In one of the most audacious money-laundering schemes of all time, a senior member of Mexico’s Zetas drug cartel used several associates and relatives to purchase a 300-acre ranch in Oklahoma and build a successful quarter horse racing and breeding operation, the New York Times reported Tuesday.
The newspaper, citing current and former federal law enforcement officials, said Miguel Ángel Treviño Morales, one of the most wanted drug traffickers in the world,, bankrolled the prominent horse breeding operation, Tremor Enterprises, and used it to launder millions of dollars in drug money.
The group won three of quarter horse racing’s biggest races, including the 2010 All American Futurity at Riudoso Downs in New Mexico with longshot Mr. Piloto, it said.
Others involved in the plot were José Treviño Morales, 45, older brother of Miguel Treviño Morales, who is alleged to be No. 2 in the feared Zetas drug cartel, and Ramiro Villarreal, who helped select Tremor’s racing prospects, including Mr. Piloto, the Times reported.
The scheme unraveled early Tuesday, according to the Times:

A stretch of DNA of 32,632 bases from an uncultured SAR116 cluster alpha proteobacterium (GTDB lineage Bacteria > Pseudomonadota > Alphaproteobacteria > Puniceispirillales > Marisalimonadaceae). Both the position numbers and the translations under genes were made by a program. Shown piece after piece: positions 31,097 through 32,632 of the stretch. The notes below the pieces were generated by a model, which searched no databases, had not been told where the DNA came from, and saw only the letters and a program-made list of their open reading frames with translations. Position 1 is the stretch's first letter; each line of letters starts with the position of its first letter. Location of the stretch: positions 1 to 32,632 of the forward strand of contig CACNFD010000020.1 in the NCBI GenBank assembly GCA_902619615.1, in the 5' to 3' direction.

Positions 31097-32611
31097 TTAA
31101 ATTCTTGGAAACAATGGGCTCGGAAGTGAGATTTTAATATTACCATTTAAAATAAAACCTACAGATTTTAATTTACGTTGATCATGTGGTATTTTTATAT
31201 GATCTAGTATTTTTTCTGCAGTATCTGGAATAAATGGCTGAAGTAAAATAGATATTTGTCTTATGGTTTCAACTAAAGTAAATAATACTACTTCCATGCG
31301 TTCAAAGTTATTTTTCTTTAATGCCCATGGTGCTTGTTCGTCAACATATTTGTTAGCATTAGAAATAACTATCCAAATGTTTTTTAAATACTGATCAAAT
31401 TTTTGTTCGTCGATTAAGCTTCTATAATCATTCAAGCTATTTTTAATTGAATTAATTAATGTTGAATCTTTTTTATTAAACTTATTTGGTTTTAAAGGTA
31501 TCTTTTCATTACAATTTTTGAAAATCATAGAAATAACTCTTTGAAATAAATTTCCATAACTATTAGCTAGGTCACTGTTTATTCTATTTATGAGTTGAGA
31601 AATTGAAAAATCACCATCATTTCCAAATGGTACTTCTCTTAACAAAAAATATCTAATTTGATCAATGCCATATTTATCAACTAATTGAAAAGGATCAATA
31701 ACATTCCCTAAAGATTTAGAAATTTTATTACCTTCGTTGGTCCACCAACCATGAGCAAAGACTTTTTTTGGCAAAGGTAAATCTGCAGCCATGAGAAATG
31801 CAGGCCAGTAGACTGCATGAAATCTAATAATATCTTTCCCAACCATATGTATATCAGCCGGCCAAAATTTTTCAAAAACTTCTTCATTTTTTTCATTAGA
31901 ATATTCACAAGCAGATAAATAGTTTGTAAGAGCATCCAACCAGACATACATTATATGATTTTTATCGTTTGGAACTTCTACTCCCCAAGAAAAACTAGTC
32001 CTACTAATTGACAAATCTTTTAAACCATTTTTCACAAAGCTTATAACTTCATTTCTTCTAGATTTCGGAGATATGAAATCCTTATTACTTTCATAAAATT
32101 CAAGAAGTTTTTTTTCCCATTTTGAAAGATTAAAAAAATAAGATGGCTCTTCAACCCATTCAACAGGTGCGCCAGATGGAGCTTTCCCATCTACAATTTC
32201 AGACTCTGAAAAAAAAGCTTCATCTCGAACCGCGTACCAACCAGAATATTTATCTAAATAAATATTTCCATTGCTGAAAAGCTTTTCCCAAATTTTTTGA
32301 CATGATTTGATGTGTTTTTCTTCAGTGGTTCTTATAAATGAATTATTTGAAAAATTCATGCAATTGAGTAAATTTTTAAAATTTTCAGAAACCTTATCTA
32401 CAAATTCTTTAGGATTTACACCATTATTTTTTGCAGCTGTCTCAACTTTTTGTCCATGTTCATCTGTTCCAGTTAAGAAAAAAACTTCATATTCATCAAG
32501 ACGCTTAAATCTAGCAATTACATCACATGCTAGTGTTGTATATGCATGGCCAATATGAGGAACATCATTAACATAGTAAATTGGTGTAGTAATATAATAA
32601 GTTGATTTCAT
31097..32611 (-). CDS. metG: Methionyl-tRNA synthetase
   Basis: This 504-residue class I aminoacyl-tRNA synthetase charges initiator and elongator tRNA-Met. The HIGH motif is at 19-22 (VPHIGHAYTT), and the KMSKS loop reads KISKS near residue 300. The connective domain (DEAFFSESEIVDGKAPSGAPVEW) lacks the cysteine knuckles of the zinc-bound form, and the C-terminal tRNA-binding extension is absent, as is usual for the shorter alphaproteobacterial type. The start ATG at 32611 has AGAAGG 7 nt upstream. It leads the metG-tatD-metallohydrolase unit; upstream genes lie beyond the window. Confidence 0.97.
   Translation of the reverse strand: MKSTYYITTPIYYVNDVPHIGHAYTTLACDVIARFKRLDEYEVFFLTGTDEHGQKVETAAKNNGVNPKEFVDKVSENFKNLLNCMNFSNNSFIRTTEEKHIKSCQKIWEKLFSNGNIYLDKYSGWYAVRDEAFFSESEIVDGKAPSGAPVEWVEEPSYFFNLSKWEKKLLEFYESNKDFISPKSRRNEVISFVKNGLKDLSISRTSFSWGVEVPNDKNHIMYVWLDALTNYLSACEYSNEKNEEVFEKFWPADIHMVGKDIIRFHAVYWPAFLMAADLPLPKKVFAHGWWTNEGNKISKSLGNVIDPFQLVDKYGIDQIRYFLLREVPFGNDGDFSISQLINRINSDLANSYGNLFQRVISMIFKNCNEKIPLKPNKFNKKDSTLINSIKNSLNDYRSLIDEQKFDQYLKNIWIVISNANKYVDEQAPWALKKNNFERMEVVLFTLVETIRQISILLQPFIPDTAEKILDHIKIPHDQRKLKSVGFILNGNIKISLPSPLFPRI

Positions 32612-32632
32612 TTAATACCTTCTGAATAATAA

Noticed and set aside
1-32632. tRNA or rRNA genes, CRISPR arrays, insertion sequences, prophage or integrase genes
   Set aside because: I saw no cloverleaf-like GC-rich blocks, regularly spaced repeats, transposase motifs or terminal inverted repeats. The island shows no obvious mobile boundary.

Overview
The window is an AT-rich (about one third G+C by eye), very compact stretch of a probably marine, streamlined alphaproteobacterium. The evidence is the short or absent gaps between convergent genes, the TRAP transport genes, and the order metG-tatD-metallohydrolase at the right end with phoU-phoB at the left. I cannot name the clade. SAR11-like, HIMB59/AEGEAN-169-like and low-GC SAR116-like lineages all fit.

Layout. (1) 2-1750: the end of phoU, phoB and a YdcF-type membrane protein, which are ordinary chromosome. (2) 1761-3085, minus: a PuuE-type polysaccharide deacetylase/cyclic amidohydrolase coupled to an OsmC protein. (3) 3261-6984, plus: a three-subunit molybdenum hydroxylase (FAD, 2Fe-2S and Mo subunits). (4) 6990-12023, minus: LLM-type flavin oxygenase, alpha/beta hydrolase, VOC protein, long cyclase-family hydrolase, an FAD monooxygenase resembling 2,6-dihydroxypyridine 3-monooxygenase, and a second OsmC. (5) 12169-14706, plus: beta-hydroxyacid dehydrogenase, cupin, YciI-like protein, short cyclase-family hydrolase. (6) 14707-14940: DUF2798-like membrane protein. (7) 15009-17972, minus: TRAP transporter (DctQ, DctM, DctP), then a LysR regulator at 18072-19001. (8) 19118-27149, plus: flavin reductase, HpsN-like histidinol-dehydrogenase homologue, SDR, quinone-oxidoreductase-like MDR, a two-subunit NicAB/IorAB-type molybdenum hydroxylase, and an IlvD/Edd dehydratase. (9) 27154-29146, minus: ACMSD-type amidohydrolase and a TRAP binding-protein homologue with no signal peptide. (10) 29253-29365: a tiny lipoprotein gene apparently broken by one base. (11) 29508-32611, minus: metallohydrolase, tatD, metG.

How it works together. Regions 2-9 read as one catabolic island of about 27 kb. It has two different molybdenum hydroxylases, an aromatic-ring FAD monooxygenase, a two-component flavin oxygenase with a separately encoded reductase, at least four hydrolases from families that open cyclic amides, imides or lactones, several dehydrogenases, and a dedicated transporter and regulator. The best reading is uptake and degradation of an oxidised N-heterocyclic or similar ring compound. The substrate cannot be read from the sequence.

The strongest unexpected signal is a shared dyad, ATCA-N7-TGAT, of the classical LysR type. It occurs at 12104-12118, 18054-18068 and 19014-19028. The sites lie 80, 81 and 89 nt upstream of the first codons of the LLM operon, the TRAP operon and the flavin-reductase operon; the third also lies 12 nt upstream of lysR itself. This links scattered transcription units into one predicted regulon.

The Justice Department moved against Tremor on Tuesday morning, dispatching several helicopters and hundreds of law enforcement agents to the company’s stables in Ruidoso and its ranch in Oklahoma. Jose Treviño and several associates were taken into custody and were expected to be charged later in the day, authorities said.
An affidavit prepared before the raids said the Zetas funneled about $1 million a month into buying quarter horses in the United States. The authorities were tipped off to Tremor’s activities in January 2010, when the Zetas paid more than $1 million in a single day for two broodmares, the affidavit said.
The New York Times became aware of Tremor’s activities in December 2011 while reporting on the Zetas. The Times learned of the government’s investigation last month and agreed to hold this story until Tuesday morning’s arrests.